The best way is to do it on the official website www.machupicchu.gob.pe or in the offices in Cusco. There are no official ticket offices at the entrance to Machu Picchu or in Aguas Calientes.

What If There Is No Ticket Availability?

Access to Machu Picchu is limited to a certain number of places per day and by time slots, so it is advisable (almost mandatory) to buy the ticket in advance, especially for the mountains.

But if you haven’t been able to get the ticket online, you can buy them in Cusco at local agencies, with packages that may include transportation, or on websites like Civitatis:

  • Guide + ticket + transport from Aguas Calientes
  • Excursion to Machu Picchu from Cusco

Which Ticket Do I Need?

To know which ticket best suits your plan, you need to ask yourself two questions:

  1. Do you want to climb one of the mountains and sacrifice part of the visit to the ruins, including the terrace from where the best photos are taken?

    If the answer is NO, your ticket will be the one that includes Circuits 1 or 2, which is the most complete. Circuit 3 also passes through a panoramic area known as the Guardian’s House, descending from Machupicchu Mountain. Otherwise, move on to the second question:

  2. Which mountain are you going to climb?

    As we understand it, the ascent to Waynapicchu is more difficult and dangerous, and on rainy days a recklessness, but the panoramic view of the surroundings is better as it is higher.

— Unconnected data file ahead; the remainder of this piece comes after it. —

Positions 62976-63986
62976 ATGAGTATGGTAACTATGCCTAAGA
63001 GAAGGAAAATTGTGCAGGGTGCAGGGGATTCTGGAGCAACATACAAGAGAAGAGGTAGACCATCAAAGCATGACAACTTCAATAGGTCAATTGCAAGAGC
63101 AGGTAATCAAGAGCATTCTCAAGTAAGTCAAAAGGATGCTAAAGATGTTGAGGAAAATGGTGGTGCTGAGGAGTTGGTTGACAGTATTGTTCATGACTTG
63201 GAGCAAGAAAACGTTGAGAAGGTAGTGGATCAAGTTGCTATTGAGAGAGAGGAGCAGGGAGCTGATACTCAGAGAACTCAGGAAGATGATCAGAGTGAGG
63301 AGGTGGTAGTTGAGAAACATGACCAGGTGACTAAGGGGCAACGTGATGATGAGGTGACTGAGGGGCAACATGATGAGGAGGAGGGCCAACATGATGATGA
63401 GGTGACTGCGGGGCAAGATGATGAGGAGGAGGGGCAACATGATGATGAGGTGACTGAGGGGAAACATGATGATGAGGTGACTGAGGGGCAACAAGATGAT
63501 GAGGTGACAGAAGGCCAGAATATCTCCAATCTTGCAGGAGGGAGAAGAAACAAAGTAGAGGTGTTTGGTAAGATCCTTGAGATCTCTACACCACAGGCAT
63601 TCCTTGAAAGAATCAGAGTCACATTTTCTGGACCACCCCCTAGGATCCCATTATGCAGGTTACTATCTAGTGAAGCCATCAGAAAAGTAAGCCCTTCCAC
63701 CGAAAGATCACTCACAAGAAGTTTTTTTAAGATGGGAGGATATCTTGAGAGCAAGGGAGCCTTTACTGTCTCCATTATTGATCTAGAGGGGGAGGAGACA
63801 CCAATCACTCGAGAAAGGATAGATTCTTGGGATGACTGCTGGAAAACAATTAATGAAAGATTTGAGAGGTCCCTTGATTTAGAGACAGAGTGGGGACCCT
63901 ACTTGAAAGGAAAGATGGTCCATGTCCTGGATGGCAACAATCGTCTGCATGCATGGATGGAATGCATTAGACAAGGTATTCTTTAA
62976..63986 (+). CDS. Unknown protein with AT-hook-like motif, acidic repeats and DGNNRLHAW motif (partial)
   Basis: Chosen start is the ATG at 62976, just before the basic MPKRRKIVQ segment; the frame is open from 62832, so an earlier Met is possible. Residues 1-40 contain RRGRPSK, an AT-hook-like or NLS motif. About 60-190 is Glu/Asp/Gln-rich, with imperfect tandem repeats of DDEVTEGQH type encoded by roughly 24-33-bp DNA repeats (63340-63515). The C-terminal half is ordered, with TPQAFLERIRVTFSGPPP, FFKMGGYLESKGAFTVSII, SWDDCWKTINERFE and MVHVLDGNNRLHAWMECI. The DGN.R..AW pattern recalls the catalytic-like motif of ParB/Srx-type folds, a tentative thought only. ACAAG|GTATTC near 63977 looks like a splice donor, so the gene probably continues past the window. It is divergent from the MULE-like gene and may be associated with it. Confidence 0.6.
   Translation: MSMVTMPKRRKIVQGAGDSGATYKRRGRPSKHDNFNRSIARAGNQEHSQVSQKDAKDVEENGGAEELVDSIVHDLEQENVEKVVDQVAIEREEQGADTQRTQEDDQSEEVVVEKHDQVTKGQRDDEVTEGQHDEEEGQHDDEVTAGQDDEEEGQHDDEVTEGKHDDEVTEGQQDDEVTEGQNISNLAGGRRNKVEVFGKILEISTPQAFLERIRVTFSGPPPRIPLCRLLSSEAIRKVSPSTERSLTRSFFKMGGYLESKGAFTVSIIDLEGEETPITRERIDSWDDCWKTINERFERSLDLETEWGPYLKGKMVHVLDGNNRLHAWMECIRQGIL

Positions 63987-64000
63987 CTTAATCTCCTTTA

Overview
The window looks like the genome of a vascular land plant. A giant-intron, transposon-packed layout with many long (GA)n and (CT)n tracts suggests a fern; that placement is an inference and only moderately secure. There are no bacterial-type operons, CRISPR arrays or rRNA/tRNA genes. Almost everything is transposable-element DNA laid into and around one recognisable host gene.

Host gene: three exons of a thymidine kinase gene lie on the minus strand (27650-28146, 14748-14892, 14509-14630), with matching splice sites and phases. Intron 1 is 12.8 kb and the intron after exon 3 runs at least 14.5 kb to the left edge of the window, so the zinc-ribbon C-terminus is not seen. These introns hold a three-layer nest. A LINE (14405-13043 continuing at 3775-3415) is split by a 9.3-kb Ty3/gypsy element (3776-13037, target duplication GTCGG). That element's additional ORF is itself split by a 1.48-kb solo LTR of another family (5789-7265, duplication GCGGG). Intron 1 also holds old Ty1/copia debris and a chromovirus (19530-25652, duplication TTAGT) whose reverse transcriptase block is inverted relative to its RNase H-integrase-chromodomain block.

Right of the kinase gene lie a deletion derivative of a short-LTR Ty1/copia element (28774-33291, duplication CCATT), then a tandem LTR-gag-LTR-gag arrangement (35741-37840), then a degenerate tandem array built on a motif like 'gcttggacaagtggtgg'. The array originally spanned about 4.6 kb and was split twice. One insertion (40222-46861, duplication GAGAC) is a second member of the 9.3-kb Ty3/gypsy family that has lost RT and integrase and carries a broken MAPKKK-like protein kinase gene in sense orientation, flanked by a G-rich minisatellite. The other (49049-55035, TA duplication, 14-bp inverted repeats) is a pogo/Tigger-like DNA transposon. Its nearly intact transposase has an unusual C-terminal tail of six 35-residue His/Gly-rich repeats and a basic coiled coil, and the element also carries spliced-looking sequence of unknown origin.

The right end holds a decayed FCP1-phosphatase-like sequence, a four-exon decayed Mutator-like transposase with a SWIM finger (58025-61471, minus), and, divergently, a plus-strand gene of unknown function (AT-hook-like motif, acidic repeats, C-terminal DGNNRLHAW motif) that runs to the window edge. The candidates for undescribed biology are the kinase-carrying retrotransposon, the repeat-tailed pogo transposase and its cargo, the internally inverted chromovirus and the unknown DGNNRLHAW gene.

The path to Machupicchu Mountain is easier and less steep, although longer, and from the top, you will have views of the ruins with the iconic Waynapicchu behind them. Additionally, our guide informed us that in Circuit 3, after climbing Machupicchu, you can reach the Guardian’s House, with panoramic views like those from the terraces.

    Lastly, Huchuypicchu Mountain is the most accessible of the three, located on the same path as Waynapicchu and can be an interesting alternative for those who don’t want to walk much.

Right now, you are probably thinking: “So if I want to climb one of the mountains, I won’t be able to visit the entire archaeological area of Machu Picchu?” Correct, in fact, we met people who, to visit everything, bought two tickets on consecutive days: the first for Waynapicchu Mountain with Circuit 4, and the second for Circuit 2. It seems that a new route is being considered to reach the panoramic terrace in the circuits that include mountains, but for now, this is what we have.